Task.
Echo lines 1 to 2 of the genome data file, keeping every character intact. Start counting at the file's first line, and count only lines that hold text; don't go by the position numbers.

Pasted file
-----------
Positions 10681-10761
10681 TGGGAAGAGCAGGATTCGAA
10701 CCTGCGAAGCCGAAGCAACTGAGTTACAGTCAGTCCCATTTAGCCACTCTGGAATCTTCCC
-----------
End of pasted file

Positions 10681-10761
10681 TGGGAAGAGCAGGATTCGAA